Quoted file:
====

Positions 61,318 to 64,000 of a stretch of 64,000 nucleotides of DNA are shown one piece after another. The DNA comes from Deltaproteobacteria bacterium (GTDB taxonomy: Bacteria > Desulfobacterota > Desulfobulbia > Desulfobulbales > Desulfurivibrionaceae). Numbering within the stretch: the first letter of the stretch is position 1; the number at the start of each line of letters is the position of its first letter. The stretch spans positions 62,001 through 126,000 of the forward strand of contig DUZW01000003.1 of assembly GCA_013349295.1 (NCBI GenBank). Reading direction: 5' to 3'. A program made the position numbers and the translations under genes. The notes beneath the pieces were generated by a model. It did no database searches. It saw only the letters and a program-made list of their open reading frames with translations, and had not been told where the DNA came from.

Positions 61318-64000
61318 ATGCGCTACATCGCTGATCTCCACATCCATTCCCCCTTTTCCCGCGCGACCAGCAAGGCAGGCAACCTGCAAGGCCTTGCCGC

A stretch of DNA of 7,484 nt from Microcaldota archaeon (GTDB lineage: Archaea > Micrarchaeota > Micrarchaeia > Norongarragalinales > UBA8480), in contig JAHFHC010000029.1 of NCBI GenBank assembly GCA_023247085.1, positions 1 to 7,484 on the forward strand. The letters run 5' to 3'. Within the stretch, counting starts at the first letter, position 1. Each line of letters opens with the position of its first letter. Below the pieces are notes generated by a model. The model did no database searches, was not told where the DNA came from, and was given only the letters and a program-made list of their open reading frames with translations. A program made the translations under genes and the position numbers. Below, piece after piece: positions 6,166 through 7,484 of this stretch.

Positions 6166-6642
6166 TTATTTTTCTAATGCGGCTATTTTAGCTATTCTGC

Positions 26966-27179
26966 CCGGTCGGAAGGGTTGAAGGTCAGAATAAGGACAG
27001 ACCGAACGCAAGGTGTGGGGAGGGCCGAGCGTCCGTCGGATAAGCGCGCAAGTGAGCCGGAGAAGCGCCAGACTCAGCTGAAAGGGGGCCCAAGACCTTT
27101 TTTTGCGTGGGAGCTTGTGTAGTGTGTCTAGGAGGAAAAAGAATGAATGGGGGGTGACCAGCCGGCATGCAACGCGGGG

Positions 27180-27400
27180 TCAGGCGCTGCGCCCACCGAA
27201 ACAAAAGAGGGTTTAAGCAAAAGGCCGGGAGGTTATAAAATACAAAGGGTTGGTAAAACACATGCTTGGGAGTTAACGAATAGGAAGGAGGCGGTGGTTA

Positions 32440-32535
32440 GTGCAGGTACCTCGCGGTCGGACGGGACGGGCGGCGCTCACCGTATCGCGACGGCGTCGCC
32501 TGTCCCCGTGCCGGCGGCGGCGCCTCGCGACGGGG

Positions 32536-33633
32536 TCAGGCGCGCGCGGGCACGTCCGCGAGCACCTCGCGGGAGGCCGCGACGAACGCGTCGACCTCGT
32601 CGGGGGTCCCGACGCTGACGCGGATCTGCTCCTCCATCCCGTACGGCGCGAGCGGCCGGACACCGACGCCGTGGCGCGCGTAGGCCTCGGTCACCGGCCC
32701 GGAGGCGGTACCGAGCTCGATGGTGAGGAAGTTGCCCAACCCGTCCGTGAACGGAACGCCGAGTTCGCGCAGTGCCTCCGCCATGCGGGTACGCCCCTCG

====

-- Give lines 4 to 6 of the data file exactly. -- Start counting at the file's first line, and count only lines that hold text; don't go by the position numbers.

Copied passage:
A stretch of DNA of 7,484 nt from Microcaldota archaeon (GTDB lineage: Archaea > Micrarchaeota > Micrarchaeia > Norongarragalinales > UBA8480), in contig JAHFHC010000029.1 of NCBI GenBank assembly GCA_023247085.1, positions 1 to 7,484 on the forward strand. The letters run 5' to 3'. Within the stretch, counting starts at the first letter, position 1. Each line of letters opens with the position of its first letter. Below the pieces are notes generated by a model. The model did no database searches, was not told where the DNA came from, and was given only the letters and a program-made list of their open reading frames with translations. A program made the translations under genes and the position numbers. Below, piece after piece: positions 6,166 through 7,484 of this stretch.

Positions 6166-6642
6166 TTATTTTTCTAATGCGGCTATTTTAGCTATTCTGC